Investors in the U.K. bond market could see losses on their bond portfolios as the Bank of England continues to be behind the inflation curve, an investment officer told CNBC on Monday.
"I see a scenario where losses will be inflicted on bond portfolios like we've never seen in our time," Christopher Peel, chief investment officer at Tavistock Investments, said Monday.
"Governments and corporations have been issuing longer and longer duration maturity debt which has made its way into the markets themselves. When you look at the gilt market going back at the end of 90s the average duration of the guilt mark was around six and a half years, now it's around eleven. That's a recipe for losses in the most conservative portfolios," he said.
Bond investors have shown some concerns over the outlook for the U.K. economy amid the kick-off of the U.K's departure from the European Union. Yields on sterling-denominated bonds have remained low over the last months.
According to Peel, "You could easily see a 2 percentage point rise in rates if the Bank of England is as far behind the inflation curve as I think they are."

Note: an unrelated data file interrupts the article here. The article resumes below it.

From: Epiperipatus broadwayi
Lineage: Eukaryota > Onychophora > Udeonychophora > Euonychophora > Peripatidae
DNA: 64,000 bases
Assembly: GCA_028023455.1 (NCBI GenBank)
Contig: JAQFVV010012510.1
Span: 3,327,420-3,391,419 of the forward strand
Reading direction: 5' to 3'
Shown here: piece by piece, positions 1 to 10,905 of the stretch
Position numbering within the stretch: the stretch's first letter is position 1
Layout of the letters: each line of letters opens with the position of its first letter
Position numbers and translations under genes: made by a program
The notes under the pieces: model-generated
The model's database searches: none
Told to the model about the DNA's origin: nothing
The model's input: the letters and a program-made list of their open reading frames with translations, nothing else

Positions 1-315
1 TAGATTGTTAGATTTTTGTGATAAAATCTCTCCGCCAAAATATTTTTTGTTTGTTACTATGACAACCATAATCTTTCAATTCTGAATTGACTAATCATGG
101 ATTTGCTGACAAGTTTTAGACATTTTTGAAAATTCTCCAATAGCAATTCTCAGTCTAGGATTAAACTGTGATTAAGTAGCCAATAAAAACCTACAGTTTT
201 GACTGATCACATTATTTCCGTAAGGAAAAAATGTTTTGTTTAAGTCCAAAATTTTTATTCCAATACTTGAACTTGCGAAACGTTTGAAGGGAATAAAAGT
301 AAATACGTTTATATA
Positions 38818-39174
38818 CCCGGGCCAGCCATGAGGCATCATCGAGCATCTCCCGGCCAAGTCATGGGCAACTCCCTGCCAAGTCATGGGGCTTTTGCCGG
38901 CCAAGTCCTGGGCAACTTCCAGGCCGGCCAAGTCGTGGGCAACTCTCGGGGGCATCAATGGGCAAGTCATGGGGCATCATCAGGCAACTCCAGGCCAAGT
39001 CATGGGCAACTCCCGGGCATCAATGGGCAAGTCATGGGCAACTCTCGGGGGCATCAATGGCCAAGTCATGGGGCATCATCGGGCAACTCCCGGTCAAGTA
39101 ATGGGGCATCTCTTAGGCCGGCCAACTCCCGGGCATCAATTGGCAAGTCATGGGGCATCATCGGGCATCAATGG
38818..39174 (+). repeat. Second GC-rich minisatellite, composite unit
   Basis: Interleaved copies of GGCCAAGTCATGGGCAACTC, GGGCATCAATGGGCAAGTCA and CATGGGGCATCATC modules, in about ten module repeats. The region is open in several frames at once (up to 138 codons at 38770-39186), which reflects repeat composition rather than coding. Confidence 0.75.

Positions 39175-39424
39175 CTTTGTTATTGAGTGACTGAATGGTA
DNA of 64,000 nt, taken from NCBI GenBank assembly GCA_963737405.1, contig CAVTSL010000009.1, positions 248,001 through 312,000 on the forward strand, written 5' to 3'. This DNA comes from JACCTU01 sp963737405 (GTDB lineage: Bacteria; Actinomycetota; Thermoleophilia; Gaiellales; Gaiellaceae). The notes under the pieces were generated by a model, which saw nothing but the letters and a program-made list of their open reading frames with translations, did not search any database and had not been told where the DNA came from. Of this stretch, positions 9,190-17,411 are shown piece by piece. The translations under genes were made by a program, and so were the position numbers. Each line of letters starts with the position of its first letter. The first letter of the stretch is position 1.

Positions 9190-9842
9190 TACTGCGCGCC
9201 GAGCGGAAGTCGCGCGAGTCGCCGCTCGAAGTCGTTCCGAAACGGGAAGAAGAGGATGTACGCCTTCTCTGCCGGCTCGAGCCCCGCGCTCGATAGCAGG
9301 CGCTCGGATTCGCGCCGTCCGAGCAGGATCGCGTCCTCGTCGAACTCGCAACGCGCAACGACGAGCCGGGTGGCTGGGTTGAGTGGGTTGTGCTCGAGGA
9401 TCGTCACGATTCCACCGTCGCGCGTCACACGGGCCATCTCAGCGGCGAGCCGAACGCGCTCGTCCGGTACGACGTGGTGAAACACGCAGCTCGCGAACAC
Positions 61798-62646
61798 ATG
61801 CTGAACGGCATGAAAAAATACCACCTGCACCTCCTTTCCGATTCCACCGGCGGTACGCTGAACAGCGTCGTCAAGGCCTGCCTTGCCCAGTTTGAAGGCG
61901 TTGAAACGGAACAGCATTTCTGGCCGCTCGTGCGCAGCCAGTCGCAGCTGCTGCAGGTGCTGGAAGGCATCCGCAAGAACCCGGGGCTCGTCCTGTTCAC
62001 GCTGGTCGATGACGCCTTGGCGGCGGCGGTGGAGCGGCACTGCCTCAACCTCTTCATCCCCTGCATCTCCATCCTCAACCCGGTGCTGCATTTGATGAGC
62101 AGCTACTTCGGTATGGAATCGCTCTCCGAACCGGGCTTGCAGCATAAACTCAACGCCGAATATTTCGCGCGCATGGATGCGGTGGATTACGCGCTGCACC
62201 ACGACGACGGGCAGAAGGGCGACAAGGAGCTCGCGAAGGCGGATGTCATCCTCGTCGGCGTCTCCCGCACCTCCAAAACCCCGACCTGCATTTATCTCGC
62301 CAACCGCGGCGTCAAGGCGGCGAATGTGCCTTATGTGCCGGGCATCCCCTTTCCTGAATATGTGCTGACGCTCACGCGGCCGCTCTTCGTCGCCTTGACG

The central bank has kept interest rates low and unchanged despite the data showing the economy has mostly shrugged off any impact from its decision to leave the EU.
Earlier this month, the BoE kept its policy unchanged but fewer members voted in favour of holding rates than what analysts were expecting. Those who voted to raise rates mentioned concerns regarding inflation overshooting its 2 percent target in recent months.
Nonetheless, there are other bond markets offering perhaps more attractive positions. "I think you look at EM (emerging markets)," Peel said, "that's where I am, not so sure if I would have a large position to develop market high yield but EM local currency, EM dollar denominated debt and a diversified portfolio as your fixed income portfolio with a short duration it's probably a good balance against having an overweight position in global equities."